At Queen's University, everyone has the right to request accommodation if he or she is being denied access to services or employment based on a disability. The right to be accommodated and the corresponding duty of the University to respond quickly and appropriately to requests for accommodation are now well established.
According to the Ontario Human Rights Code “disability” is defined as:
- any degree of physical disability, infirmity, malformation or disfigurement that is caused by bodily injury, birth defect or illness and, without limiting the generality of the foregoing, includes diabetes mellitus, epilepsy, a brain injury, any degree of paralysis, amputation, lack of physical co-ordination, blindness or visual impediment, deafness or hearing impediment, muteness or speech impediment, or physical reliance on a guide dog or other animal or on a wheelchair or other remedial appliance or device,
- a condition of mental impairment or a developmental disability,
- a learning disability, or a dysfunction in one or more of the processes involved in understanding or using symbols or spoken language,
- a mental disorder, or
- an injury or disability for which benefits were claimed or received under the insurance plan established under the Workplace Safety and Insurance Act, 1997; (“handicap”)
The Queen’s University Harassment/Discrimination Complaint Policy and Procedure protects persons with disabilities from discrimination and harassment in areas of employment, services, and living accommodation offered by the University.
Discrimination based on a disability is an action leading to a distinction, intentional or not, based on a person’s real or perceived disability that has the effect of imposing burdens, disadvantages, and limiting access to opportunities. Disability covers a broad range and degree of conditions, some visible and some not visible. A disability may have been present from birth, caused by an accident, or developed over time.
Harassment consists of conduct or comment that is known, or ought reasonably to be known to be unwelcome. Harassment toward persons with disabilities might include, but is not limited to: fellow employees making unwelcome remarks about the re-bundling of duties of a co-worker with a disability, questioning the validity of an invisible disability, or making jokes about someone’s chemical sensitivities.
The Ontario Human Rights Code (the Code) provides for equal rights and opportunities, and freedom from discrimination. The Code recognizes the dignity and worth of every person in Ontario. It applies to the areas of employment, housing, facilities and services, contracts, and membership in unions, trade or professional associations.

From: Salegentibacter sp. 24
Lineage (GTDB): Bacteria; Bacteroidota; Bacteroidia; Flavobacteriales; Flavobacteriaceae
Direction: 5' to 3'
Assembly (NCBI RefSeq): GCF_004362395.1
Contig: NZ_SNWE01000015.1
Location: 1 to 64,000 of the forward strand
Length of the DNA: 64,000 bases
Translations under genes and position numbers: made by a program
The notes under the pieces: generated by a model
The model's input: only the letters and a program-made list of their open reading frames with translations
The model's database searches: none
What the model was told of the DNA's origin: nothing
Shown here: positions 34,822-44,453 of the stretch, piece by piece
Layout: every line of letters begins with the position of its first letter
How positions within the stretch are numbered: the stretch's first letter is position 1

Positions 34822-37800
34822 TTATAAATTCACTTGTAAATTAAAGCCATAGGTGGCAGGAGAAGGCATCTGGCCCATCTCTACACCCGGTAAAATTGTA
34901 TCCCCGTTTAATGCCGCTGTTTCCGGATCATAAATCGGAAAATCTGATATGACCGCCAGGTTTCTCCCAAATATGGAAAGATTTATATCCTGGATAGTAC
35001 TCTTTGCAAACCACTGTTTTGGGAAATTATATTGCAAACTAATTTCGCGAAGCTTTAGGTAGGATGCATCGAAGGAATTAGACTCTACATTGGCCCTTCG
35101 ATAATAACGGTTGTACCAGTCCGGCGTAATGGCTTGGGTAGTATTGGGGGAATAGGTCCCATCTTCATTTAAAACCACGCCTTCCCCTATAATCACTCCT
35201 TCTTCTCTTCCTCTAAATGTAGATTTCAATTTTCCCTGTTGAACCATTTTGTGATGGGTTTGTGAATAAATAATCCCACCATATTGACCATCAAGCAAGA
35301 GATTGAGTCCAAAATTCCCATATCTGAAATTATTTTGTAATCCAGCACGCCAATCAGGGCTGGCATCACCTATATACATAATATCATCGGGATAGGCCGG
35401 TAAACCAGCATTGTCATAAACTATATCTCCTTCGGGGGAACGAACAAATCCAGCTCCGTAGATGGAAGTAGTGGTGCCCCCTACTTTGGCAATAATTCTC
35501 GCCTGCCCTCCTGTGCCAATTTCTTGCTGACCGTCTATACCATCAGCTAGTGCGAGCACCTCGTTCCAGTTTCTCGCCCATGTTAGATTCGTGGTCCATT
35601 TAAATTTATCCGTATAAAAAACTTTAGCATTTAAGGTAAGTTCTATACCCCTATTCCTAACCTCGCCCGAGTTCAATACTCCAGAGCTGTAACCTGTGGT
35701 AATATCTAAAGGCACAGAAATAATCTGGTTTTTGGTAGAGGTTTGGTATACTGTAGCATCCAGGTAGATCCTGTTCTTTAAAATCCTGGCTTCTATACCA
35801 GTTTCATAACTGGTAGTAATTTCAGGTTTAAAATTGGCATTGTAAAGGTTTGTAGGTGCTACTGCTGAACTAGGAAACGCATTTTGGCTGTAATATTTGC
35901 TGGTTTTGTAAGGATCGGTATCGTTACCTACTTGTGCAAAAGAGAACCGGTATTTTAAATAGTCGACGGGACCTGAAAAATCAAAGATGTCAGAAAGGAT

At work, employees with disabilities are entitled to the same opportunities and benefits as people without disabilities. In some cases, they may need special arrangements or “accommodations” so they can do their job duties. Customers, clients and tenants with disabilities also have the right to equal treatment and equal access to facilities and services. Examples of facilities and services are restaurants, shops, hotels and movie theatres, as well as apartment buildings, transit and other public places. Public and private education providers must also make sure their facilities and services are accessible, and that students with disabilities are accommodated. In class educators must make sure they are sensitive and proactive to the potential needs of their students including having arrangements to present class materials in alternative formats.
Accommodation for disability Under the Ontario Human Rights Code, everyone has the right to request accommodation if he or she is being denied access to services or employment based on a disability. The right to be accommodated and the corresponding duty of the University to respond quickly and appropriately to requests for accommodation are now well established.
The Accessibility for Ontarians with Disabilities Act, 2005, also known as the AODA became law on June 13, 2005. The purpose of the AODA is to develop, implement and enforce mandatory accessibility standards in key areas of daily living related to goods, services, facilities, employment, accommodation and buildings. The accessibility standards will apply to private and public sector organizations across Ontario. The target date for reaching this goal is January 1, 2025.
The goal of the AODA is to identify, eliminate and prevent barriers to accessibility. We need to actively think about accessibility and inclusion. In the future, accessibility and inclusion will be part of our regular business planning and decision making process. Also important is ensuring that new barriers are not created.
The Accessibility for Ontarians with Disabilities Act defines a barrier as anything that stops a person with a disability from fully taking part in society because of that disability, including: a physical barrier, an architectural barrier, an information or communications barrier, an attitudinal barrier, a technological barrier, a policy or a practice. Persons with disabilities face many kinds of barriers every day. These can be physical, attitudinal or systemic. It is best to identify and remove barriers voluntarily instead of waiting to answer individual accommodation requests or complaints. Identifying and removing barriers also makes good business sense. As well as meeting the needs of customers or employees with disabilities, removing barriers can also help other people, such as older persons and families with young children access services.
You may consult the many publications as well as other policies, guidelines, reports and submissions that address disability issues in the areas of education, restaurants, the Building Code, public transit and older persons. These are all available on the OHRC’s website.